This is a few years old and pretty naive but I am posting without edits.
One summer, 21 years old, I decided to spend summer by the sea: The cool misty Oregon coast, the town of Newport.
Our house was situated only blocks from the beach, painted bright blue and white. Across the street was an ex-hostel cum rooming house where there lived old people and less old people, made old by smoking on the porch for hours, hours, stolidly peering through the smoke cross the street into my wild yard. George the fire-swallower lived there, and a woman who was rumored to love scrabble. Cranky, manky sea dogs, snaggle toothed and weathered as the creaky wooden houses lining the beachfront. An ocean mural was painted on the side of the building. The real ocean just three minutes' walk, the waves sending up spray over by Jump Off Joe, sculpting the sand into tiny perfect crests.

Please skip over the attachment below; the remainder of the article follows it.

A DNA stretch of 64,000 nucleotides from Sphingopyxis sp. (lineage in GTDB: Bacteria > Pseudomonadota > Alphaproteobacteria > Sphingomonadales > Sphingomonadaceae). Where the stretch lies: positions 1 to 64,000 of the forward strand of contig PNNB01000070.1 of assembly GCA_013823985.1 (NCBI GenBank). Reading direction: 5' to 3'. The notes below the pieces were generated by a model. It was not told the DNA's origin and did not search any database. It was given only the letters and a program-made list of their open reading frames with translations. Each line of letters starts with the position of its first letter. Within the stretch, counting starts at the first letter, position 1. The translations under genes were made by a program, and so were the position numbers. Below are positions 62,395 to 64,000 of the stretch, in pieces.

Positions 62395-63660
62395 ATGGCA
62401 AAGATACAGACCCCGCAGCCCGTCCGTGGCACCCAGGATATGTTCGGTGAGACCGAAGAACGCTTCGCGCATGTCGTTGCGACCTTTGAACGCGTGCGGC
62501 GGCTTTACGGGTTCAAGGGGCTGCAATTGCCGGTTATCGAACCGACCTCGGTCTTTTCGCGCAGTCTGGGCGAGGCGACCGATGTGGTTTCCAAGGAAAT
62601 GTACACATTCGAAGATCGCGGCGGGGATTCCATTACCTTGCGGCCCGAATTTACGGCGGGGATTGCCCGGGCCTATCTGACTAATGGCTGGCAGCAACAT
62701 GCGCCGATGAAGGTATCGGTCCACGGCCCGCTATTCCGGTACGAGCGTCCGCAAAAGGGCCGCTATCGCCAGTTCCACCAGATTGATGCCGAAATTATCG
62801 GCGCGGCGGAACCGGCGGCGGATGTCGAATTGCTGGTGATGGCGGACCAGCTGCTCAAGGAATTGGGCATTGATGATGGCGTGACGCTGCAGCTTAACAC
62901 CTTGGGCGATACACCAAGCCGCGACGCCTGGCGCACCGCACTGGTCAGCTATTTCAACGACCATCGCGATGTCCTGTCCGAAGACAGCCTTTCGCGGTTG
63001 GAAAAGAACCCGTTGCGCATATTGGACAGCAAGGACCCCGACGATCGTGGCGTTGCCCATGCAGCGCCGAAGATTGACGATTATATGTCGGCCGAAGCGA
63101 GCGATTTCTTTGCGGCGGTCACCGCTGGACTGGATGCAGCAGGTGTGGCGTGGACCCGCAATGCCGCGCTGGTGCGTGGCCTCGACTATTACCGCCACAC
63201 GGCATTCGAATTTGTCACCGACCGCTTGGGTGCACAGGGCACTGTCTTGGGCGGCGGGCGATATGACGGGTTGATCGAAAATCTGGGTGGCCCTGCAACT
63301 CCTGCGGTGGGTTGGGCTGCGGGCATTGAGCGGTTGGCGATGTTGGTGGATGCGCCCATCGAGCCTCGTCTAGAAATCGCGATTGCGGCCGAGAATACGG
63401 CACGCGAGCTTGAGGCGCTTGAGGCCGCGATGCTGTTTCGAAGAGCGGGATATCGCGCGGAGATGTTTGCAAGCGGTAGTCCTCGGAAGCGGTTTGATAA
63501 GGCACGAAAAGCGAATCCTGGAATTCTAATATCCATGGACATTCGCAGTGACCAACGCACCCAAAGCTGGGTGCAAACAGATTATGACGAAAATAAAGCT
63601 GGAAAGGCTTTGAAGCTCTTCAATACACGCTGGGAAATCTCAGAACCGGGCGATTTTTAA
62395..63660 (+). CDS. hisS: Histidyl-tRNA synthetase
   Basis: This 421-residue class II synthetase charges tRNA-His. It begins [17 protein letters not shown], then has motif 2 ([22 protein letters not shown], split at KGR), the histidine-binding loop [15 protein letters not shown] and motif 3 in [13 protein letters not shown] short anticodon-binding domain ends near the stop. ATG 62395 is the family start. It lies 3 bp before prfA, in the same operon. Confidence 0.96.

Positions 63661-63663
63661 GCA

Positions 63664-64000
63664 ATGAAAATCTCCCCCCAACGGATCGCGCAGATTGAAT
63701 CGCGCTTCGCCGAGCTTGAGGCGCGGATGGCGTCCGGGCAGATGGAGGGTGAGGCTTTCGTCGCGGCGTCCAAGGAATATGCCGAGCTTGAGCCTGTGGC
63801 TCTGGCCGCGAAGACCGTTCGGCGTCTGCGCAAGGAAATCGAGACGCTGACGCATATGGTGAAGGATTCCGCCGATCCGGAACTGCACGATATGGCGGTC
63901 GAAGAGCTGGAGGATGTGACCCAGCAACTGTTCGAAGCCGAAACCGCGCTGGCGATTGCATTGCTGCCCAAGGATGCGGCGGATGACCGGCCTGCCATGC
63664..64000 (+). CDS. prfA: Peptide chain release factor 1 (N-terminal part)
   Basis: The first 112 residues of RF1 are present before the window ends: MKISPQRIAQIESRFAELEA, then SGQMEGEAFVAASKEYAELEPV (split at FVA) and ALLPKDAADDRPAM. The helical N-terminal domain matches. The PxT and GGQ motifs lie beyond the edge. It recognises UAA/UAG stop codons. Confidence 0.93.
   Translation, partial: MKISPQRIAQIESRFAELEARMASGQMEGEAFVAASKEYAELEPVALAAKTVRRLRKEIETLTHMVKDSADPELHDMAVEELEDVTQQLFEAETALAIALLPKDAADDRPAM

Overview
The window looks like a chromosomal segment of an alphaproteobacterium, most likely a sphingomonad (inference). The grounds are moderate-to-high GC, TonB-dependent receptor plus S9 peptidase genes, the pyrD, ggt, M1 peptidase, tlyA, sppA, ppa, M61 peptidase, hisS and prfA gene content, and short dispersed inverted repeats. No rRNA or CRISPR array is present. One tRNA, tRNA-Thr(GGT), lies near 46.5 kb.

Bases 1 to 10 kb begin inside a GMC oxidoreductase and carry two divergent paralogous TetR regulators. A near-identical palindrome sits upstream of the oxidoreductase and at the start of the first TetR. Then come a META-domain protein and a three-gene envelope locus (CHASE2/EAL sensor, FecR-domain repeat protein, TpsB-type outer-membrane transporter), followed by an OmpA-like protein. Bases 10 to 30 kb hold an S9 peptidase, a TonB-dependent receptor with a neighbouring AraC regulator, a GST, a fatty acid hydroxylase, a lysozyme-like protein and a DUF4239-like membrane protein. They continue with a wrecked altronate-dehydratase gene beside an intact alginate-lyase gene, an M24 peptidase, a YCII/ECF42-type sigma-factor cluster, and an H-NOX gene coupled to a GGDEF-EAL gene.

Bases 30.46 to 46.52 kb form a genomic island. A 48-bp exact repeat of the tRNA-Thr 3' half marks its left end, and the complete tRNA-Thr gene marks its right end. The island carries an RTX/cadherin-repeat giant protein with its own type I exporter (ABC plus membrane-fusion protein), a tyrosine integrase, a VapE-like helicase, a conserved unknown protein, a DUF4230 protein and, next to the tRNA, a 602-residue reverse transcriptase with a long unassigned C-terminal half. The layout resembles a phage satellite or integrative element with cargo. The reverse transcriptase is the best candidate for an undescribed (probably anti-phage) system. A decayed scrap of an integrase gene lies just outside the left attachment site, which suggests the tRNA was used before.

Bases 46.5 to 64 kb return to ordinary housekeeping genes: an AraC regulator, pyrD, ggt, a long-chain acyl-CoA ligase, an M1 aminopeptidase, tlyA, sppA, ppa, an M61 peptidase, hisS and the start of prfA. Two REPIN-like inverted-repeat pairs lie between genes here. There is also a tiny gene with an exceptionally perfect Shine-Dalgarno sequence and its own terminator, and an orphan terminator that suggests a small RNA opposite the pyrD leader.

Nights I worked at a small outdoor café replete with tiny lights and small children - mischievous, big-eyed kids playing the harmonica and drawing on the sidewalk with colored chalk. Tables nestled under trees and around firepits, and a torch overhead illuminated us below. The café was filled with weird, beautiful people with open, generous hearts. Laurie, the owner and mother of four of the children, steered the place with nervous energy bordering on terrific hysteria. Her vulnerable blue eyes laughed as easily as cried, her love was freely given. Night after night we drank organic Guatemalan coffee and ate chocolate things and danced to the strummings and singings of Rick and Joe and Jimmy and June.